21 millions signatures to retire MLB #21
It's time Major League Baseball to finally retire Pittsburgh's Pirates hall of fame #21 Roberto Clemente. Please be part of the effort to collect 21 millions signatures to honor the great number 21.
As a professional baseball player, Clemente ranks among the best of all time. He was, in baseball parlance, a “complete player” and his record proves it in multiples. In addition to the Most Valuable Player Award, Clemente received 12 Gold Glove Awards, 4 National League batting titles, 12 All-Star Game selections, 2 World Series Championships, and reached the 3,000-hit milestone. Only ten players in the history of the major leagues recorded 3,000 hits before Roberto. The highlight of his long and prosperous career came in 1971, when he earned the World Series MVP Award for his superb performance in the Fall Classic against the heavily favored Baltimore Orioles. Clemente batted .414, hit two home runs, and turned in several standout defensive plays to carry the Pirates to one of the most surprising results in World Series history. With a massive television audience witnessing the seven games of this historic Series, Clemente gained the kind of nationwide recognition that had eluded him throughout his career.
But there’s another Clemente record. It is written in cornerstones of schools, hospitals, and other public buildings, inscribed on monuments and statues, struck on coins, imprinted on collectibles and book covers — it is simply his name, Roberto Clemente, and it is evidence of his impact beyond baseball.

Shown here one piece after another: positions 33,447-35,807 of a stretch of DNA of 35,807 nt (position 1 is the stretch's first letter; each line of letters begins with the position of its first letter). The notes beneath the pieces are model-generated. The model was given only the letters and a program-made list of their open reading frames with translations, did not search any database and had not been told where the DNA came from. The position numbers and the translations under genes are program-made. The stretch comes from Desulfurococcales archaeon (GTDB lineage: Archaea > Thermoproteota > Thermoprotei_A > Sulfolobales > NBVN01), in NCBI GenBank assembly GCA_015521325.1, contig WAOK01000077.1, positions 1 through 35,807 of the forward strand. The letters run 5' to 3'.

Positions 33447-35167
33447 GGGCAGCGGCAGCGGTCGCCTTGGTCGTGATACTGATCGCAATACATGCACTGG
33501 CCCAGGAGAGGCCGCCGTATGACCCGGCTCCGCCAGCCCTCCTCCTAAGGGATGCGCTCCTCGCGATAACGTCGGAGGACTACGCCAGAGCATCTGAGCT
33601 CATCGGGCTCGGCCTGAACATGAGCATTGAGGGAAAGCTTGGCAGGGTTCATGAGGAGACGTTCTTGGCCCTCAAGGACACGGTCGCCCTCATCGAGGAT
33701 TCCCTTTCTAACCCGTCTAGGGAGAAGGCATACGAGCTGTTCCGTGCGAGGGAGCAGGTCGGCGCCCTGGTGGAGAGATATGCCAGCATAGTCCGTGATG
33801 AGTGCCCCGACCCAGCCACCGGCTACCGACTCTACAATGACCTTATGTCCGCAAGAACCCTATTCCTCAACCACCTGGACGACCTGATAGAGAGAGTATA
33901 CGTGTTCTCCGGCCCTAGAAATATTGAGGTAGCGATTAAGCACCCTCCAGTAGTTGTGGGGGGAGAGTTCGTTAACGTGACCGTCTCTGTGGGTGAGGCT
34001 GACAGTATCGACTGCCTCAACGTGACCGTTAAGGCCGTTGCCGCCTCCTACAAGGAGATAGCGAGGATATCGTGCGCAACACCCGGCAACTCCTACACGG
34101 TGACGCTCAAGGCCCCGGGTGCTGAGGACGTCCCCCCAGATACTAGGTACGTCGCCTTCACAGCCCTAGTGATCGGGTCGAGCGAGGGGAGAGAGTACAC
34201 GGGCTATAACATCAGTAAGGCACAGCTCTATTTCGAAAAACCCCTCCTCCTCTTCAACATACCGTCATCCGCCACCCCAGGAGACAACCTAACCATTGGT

Clemente’s philanthropy was not calculated to gain public or private recognition. He simply wanted to help people in need. For some, his generosity was financial; with others he freely shared his chiropractic knowledge — learned as a result of his own back injury in 1954; and for many others, particularly children, Clemente’s kindness came as free lessons in the game of baseball.
Clemente always cared about children. Despite his busy schedule, he made time to hold baseball clinics for kids, especially for those from low-income families. He dreamed of building a “Sports City” where Puerto Rican youth would have ready access to facilities, coaching, and encouragement in many sports. It was another way of working toward a Puerto Rico that was healthier, happier, and fairer.
"Everyone knows I've been struggling all my life. I believe that every human being is equal, but one has to fight hard all the time to maintain that equality.
He was elected to the Hall of Fame in 1973 in a special election that waived the mandatory five-year waiting period.